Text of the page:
Set of three manuscript, hand-colored battle maps. WITH: Battle of Chancellorsville

CIVIL WAR   |   Augustus C. HAMLIN

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(CIVIL WAR) HAMLIN, Augustus Choate. Set of three manuscript, hand-colored battle maps. WITH: The Battle of Chancellorsville. Jackson's Attack. No place, circa 1892 and Bangor, Maine: Published by the Author, 1896. Three sheets of buff paper, each measuring 9 by 5-1/2 inches. WITH: Octavo, original pictorial beige paper wrappers. $6500.

Set of three hand-drawn and hand-colored maps depicting the Battle of Chancellorsville—particularly Stonewall Jackson's flank attack—by Union Surgeon Augustus C. Hamlin, who was present at and became a leading expert on the controversial Union loss, accompanied by a first edition of his groundbreaking book on the subject.

This fascinating trio of maps was drawn by Augustus Choate Hamlin, a Union Army Surgeon and Civil War historian. Here, Hamlin illustrates the first phases of General Stonewall Jackson's flank attack on the Army of the Potomac at the Battles of Chancellorsville on May 2, 1863. These maps carefully depict Hamlin's own recollection of and research into the battle.

For decades after the Battle of Chancellorsville, the Eleventh Corps of the Army of the Potomac bore the brunt of the blame for the Union Army's failure to trap and destroy Confederate General Robert E. Lee's much smaller Army of Northern Virginia. The Army of the Potomac was composed largely of New York, Pennsylvania, and Ohio regiments—with a large number of central European immigrants. Nearly a third of the men had never seen combat. Yet, they were entrusted with securing the right flank of the Army of the Potomac at Chancellorsville.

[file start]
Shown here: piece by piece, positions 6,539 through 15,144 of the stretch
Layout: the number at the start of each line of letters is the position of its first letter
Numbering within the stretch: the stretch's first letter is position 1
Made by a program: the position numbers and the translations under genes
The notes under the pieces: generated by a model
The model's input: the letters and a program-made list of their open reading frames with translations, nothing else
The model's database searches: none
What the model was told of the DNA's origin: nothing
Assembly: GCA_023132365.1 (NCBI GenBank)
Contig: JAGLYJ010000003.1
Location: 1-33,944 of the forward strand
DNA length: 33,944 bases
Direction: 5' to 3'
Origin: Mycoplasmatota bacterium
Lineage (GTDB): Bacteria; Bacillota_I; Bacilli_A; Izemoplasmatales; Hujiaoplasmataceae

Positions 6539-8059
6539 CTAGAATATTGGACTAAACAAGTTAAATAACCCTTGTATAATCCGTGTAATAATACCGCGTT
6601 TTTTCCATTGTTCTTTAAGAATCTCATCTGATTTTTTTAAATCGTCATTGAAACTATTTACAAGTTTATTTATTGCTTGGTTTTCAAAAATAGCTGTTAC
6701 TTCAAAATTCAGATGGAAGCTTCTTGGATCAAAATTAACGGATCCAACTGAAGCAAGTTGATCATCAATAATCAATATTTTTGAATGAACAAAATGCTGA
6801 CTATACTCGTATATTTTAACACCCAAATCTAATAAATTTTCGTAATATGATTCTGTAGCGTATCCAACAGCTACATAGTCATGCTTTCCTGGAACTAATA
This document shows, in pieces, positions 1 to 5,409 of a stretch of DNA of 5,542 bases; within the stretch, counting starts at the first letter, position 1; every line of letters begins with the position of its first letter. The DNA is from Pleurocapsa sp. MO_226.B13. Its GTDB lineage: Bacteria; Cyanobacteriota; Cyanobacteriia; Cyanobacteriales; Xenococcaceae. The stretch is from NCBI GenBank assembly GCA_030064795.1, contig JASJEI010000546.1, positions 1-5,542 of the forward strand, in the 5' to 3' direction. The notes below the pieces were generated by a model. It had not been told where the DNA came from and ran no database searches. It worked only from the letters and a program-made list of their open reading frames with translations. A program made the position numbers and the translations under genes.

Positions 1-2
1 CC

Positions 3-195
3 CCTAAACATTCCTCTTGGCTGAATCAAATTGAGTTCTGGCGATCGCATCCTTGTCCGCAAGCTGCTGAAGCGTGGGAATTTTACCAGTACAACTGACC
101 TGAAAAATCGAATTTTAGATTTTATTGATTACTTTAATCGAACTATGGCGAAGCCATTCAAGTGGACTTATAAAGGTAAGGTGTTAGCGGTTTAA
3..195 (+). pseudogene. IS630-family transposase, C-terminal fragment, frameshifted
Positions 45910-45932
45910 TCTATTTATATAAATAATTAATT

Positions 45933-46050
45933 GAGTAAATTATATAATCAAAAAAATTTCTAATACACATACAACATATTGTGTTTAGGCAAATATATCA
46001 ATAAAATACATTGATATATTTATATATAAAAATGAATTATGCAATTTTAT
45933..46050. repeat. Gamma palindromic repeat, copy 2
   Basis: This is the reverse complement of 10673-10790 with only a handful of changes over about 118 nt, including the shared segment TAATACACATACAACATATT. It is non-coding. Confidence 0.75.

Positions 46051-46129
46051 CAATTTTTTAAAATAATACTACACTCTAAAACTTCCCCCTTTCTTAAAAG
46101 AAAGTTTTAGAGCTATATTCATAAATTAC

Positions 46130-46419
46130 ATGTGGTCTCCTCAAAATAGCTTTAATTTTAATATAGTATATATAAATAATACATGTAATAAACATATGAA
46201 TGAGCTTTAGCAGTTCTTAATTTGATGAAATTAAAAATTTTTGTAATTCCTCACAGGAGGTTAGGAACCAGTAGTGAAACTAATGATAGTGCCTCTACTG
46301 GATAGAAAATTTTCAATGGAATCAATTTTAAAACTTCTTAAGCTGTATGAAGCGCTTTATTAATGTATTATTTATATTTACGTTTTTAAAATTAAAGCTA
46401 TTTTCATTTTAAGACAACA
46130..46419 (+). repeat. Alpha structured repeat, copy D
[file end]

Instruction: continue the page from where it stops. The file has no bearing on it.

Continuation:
In a bold gamble, Lee divided his army in the face of a superior force and sent General Thomas J. "Stonewall" Jackson's Second Corps, with 28,000 men marching west behind the main Confederate force to attack the Union Army's right flank from the west. Although the Union commander of the Army of the Potomac Joseph Hooker instructed Major General Howard, the leader of the Eleventh Corps, to defend against an attack from the west, Howard failed to do so. Neither Hooker nor Howard believed that the Confederates could attack through the dense woods to the west.

Jackson's forces attacked around 5:30 p.m. on May 2nd. What happened next sparked decades of controversy. Some of the regiments, including the 75th Ohio and Major General Carl Schurz's division, quickly reoriented to face the attack. They resisted for just twenty minutes before the overwhelming strength of the Confederate assault forced them to retreat. The corps lost about a quarter of its men, including half of its regimental commanders. The high casualties were proof of the strength of their failed resistance.

The battle continued through May 3rd, when as the Army of Northern Virginia forced the Army of the Potomac to retreat toward the Rappahannock River. Union forces under General John Sedgwick drove Confederate defenders away from nearby Fredericksburg, but failed to rejoin Hooker and the main fighting force. By May 6th, Hooker had withdrawn over the Rappahannock and Lee savored his greatest victory—albeit with the loss of 22 percent of his army.